A service provided by the BC Centre for Disease Control
Can HIV transmit through skin problems? I've been dealing with jock itch for a while. It's usually a red area with small bumps. It's usually itchy and I scratch it mostly. But it's not bleeding or I cannot see any 'open wounds'. I read so many things on internet that says 'If vaginal fluid contacts with non-intact skin, transmission may occur' But I do not know that what exactly is 'non-intact' skin? Is red skin can be considered as non-intact? Or, simply, does my jock itch creates enough room to contact the virus in vaginal fluids? Let me explain my situation from beginning: As I told you above, I've been dealing with jock itch. And I had a fully-protected vaginal sex 20 days ago. I didn't give oral, I only received for 20-25 seconds. There were kissing but she didn't have blood on her mouth or something. And before the sex or during the sex, I didn't scratch the area that has jock itch (usually the area between my testicles and inner leg). But I'm worried about if any vaginal fluid contacts with this area during the sex, is there any chance for me to contact HIV? Does the wound need to be actively bleeding or 'open (?) or any kind of skin problem is enough? And the last thing is: I tested with my partner in a clinic and they used Alere Determine HIV1/2 ag/ab combo (finger blood). Both of us were negative but she said that she had a suspectful sexual intercourse 37 days ago from testing day. Is it possible for a 4th gen point of care blood test to miss infections after 37-38 day? I also tested today in a lab which looks for p24ag+HIV1/2 AB and result came negative but it was only 18 days after this intercourse and my clinican said it's not enough. So I'm asking to you: Does jock itch (groin, inner leg etc.) creates a risk for me? Is 37-38 days enough to detect for a 4th gen test? Thank you!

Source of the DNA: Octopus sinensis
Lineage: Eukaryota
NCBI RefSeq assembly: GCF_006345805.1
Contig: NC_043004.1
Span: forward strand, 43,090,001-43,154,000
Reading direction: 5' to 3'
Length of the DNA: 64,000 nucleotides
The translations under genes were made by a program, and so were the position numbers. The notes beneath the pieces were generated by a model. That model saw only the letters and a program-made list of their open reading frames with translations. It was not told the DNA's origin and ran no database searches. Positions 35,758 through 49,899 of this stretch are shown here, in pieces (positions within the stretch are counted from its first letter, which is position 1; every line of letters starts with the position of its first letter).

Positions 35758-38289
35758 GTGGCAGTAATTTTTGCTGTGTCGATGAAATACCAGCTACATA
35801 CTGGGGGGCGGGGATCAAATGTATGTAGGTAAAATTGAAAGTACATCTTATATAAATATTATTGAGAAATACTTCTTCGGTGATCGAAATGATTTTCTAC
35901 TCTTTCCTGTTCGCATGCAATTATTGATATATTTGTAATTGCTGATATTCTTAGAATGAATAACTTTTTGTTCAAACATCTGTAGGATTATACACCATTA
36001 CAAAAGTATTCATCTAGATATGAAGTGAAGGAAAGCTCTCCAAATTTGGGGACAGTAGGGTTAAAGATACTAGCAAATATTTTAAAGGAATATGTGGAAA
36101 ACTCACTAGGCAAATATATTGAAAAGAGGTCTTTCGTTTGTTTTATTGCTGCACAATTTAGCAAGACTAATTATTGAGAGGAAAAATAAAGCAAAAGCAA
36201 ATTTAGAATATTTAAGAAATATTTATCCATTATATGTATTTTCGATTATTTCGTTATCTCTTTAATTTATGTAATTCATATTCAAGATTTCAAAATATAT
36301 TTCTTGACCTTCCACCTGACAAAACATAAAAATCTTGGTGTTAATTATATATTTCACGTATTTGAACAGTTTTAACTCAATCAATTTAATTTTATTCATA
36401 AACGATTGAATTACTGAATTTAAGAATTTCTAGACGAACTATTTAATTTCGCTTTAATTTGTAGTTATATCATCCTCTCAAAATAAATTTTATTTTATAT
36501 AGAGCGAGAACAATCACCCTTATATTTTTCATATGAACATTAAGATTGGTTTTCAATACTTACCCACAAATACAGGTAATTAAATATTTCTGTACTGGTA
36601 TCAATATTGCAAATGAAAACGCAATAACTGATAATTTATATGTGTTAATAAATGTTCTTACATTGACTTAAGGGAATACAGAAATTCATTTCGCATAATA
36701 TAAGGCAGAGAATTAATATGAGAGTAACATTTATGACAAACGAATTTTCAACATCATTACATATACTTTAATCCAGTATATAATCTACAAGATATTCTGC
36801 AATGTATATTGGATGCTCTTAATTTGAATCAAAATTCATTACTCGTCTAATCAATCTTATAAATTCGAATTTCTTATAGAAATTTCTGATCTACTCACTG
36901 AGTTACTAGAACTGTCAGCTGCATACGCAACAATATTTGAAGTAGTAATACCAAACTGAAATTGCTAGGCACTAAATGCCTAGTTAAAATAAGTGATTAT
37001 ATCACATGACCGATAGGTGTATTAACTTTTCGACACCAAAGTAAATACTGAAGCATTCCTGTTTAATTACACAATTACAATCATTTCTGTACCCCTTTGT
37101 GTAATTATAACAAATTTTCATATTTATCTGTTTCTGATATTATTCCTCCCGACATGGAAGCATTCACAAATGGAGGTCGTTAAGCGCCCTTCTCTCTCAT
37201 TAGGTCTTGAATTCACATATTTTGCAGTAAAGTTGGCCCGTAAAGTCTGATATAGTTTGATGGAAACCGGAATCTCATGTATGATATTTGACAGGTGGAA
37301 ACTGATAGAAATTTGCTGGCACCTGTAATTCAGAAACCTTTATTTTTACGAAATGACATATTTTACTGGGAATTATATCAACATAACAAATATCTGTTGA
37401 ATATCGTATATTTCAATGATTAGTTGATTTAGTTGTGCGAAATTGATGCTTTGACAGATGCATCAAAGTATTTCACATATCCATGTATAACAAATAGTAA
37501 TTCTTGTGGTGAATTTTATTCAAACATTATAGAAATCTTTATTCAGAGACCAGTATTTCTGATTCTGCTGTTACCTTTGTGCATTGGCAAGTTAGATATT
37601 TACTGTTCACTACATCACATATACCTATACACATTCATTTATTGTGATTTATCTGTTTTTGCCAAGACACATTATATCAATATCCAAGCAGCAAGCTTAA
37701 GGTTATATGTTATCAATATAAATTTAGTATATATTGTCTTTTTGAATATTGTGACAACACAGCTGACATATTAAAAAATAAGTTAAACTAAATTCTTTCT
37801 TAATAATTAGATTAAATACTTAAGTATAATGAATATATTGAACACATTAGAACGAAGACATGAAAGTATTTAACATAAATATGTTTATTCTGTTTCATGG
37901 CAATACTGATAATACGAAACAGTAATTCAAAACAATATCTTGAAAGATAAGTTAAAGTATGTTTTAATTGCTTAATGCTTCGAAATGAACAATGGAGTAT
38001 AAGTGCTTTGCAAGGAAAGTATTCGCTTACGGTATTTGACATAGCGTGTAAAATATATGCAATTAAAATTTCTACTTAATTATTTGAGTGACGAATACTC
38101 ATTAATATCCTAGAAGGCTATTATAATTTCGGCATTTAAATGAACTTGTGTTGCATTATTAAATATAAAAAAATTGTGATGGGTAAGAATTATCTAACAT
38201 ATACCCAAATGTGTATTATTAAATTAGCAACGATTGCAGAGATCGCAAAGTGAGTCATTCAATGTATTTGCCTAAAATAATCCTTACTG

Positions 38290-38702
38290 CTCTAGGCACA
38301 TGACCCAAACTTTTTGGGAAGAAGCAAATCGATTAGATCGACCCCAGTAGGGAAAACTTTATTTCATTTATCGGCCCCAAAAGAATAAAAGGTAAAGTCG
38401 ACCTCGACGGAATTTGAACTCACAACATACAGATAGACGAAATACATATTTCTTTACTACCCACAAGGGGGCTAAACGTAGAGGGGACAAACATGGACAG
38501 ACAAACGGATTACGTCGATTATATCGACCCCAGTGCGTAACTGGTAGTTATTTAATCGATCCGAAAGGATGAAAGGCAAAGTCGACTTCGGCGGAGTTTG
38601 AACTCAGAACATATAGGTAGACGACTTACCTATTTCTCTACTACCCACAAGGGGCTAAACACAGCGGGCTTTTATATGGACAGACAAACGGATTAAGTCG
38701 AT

Hi there and thanks for your question.

There are many factors that lead to HIV transmission and the different risks associated with getting HIV. 

In order for HIV to be transmitted, you need to basically consider 3 conditions:

1) There has to be a person with body fluids (blood, semen, vaginal or rectal fluids, breast milk) containing good quantity and quality of HIV 

2) An activity with another person (unprotected sex, sharing drug injection equipment, pregnancy or breastfeeding, occupational exposure)

3) An entry point in to the other person (rectum, vagina, mouth, vein, broken skin).

If any of these conditions are not present, HIV will not be transmitted. Even if HIV gets into the body, it will not necessarily result in infection.

This website has some great information on HIV and transmission: https://www.catie.ca/en/pif/fall-2011/exposure-infection-biology-hiv-transmission

The long and short of it is that based on what you have described, your risk is very very low...that said, if you are in doubt...getting tested is the best thing. Which is what you have done.

4th generation HIV tests are the really really good tests for detecting HIV early on. The main reason is that these tests look both for a part of the HIV virus itself, and your immune system response. 

I am not sure where you are writing from, but in BC, 4th generation tests are the first line blood tests done on people who have a blood test for HIV. 

These tests can usually pick up infection by about ~2-3 weeks (16-18 days) after an exposure. At 6 weeks, 99% of individuals infected with HIV will have detectable antibodies.

37-38 days after an exposure should be plenty enough time to pick up an infection if it were there.

I hope this answers your questions.

Health Nurse

This answer was posted on December 11, 2018

Community comments

Add a comment

Log in or register to post comments